“Punitive monetary fines are part of CIAC sanctions for eligibility, recruitment and other CIAC violations so this is not out of the ordinary and standard practice,” Tonelli added. “Because of the excellent support we have received from the school administrators in dealing with coaches who crossed the line, we have had great success in holding coaches accountable in this manner in most cases.”

Tonelli added his state’s policy wasn’t sparked by a single incident. However, officials there were concerned such incidents were on the upswing. “Although public criticism of officials by coaches has not been a major problem in Connecticut, about five years ago we started to see an increase in the number of incidences,” he said. “We wanted to raise the awareness of the inappropriateness of this type of conduct and take a proactive approach to nip it in the bud.

“After discussions with the CIAC Sportsmanship Committee and the CIAC Board of Control, we established our current policy on negative comments in 2010.”

As for Missouri, Thompson said the MSHSAA hopes to have a policy concerning media guidelines in place for the 2013-14 school year. They are researching what other states do and what the NCAA has in place at the college level. He added that while coaches have to be careful with their words, the media has changed as well.

“Sometimes, we might have a student in the media covering a game and he might ask: ‘What about that call?’ or ‘What about the officiating?’” Thompson said. “The media can ask a question that can lead a coach down that path.

“Sometimes, the coaches have that adrenaline running and sometimes things come out before the screening mechanism takes place. We want to try to protect our officials and we have had a policy in our officials’ manual that says officials are not to talk to the media after the game.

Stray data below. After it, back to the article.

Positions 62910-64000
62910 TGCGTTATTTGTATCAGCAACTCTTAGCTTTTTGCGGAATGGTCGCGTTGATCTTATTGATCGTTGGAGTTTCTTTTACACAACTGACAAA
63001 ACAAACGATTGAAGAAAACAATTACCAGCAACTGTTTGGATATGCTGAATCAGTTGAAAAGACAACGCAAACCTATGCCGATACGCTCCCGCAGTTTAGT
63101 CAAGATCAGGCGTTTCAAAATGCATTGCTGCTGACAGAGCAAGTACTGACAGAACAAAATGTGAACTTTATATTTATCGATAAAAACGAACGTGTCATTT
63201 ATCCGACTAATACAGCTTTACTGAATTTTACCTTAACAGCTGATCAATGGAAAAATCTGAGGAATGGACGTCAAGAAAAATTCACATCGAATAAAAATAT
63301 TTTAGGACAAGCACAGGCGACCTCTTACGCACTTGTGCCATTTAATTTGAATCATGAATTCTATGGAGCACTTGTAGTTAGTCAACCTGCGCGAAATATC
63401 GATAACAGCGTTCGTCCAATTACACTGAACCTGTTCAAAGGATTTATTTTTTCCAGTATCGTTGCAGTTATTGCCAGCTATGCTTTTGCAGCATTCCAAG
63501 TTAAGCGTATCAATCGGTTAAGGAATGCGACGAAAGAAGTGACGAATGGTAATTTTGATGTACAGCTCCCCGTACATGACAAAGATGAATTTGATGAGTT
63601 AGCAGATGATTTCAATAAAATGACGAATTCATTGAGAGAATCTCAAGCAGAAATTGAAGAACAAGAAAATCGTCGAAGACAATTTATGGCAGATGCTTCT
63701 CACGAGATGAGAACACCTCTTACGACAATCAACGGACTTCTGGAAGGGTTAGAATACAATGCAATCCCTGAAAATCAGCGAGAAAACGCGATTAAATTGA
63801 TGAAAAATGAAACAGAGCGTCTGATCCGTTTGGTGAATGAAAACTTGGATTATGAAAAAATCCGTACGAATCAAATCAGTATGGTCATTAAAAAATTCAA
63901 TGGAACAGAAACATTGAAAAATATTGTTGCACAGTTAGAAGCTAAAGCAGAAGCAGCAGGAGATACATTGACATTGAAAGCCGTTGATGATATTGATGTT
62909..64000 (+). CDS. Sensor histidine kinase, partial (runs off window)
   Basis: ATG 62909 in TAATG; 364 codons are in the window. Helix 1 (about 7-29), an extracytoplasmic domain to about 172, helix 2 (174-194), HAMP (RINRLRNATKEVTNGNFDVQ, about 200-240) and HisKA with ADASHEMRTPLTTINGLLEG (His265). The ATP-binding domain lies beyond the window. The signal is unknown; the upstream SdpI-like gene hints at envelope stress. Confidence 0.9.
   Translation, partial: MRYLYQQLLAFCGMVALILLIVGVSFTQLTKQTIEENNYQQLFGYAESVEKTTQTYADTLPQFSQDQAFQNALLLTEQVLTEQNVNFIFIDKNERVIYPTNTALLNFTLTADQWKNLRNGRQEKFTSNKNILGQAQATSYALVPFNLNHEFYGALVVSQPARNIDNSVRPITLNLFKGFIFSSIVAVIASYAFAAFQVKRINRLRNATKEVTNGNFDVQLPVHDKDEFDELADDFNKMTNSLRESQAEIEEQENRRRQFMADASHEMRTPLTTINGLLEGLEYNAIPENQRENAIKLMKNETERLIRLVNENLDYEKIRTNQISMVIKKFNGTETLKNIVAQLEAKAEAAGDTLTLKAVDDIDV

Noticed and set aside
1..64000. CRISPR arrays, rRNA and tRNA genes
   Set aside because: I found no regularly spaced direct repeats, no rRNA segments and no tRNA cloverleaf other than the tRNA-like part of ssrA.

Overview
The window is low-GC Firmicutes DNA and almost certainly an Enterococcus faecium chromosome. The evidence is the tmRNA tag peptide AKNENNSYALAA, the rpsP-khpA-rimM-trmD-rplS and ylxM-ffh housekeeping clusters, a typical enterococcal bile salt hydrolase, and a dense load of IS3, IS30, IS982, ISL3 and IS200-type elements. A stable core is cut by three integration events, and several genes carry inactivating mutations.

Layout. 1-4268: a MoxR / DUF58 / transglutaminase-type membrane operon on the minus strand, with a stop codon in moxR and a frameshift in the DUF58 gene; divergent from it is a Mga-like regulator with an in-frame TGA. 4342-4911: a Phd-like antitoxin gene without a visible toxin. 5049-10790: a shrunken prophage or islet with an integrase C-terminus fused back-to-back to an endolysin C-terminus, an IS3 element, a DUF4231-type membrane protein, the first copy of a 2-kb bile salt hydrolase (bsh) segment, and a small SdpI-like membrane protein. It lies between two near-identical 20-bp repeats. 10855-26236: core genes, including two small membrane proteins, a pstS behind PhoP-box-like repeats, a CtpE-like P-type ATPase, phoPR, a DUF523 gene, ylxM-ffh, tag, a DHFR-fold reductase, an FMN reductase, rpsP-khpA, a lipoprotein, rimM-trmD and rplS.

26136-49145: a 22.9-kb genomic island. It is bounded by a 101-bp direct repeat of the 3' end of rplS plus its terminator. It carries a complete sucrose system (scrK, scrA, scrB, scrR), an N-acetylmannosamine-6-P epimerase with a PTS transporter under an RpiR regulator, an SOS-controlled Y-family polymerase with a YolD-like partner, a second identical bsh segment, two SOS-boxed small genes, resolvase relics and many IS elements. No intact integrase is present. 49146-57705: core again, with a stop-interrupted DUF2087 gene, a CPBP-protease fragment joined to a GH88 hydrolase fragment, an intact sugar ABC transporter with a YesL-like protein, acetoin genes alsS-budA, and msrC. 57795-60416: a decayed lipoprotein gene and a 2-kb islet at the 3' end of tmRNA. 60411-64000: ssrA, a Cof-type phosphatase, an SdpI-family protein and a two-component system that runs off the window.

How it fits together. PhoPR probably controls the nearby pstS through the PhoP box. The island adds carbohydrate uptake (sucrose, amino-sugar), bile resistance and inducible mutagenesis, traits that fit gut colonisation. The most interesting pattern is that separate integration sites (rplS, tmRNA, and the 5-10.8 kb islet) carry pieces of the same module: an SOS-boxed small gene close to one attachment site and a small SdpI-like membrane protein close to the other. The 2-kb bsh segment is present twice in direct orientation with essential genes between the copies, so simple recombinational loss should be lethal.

“And we certainly don’t want the media to talk to the coach and then talk to the officials to get their version. Of course, the social media phenomenon can work the other way, too. Passafiume said there have been instances in Kentucky where it was the game officials, not coaches, who posted negative comments.

“To be honest, we’ve had issues in the other direction,” she said. “We’ve had officials post things either about coaches or about each other and had some disciplinary action taken.”
So expect state associations to likely continue to fine-tune policies about public criticism of officials. And as Robinson said, it should be a straightforward approach.

“I think what we want our coaches to do and be is to be role models for the student-athletes they coach,” Robinson said. “That should be their primary concern. It’s really about coaches being competitive but also teaching life lessons.

“We don’t want kids to feel like they have built-in excuses if a coach feels like maybe an official made a mistake. We don’t want that to be a common activity, and I think by having this on our books it really makes sure that coaches are paying attention to what’s important.”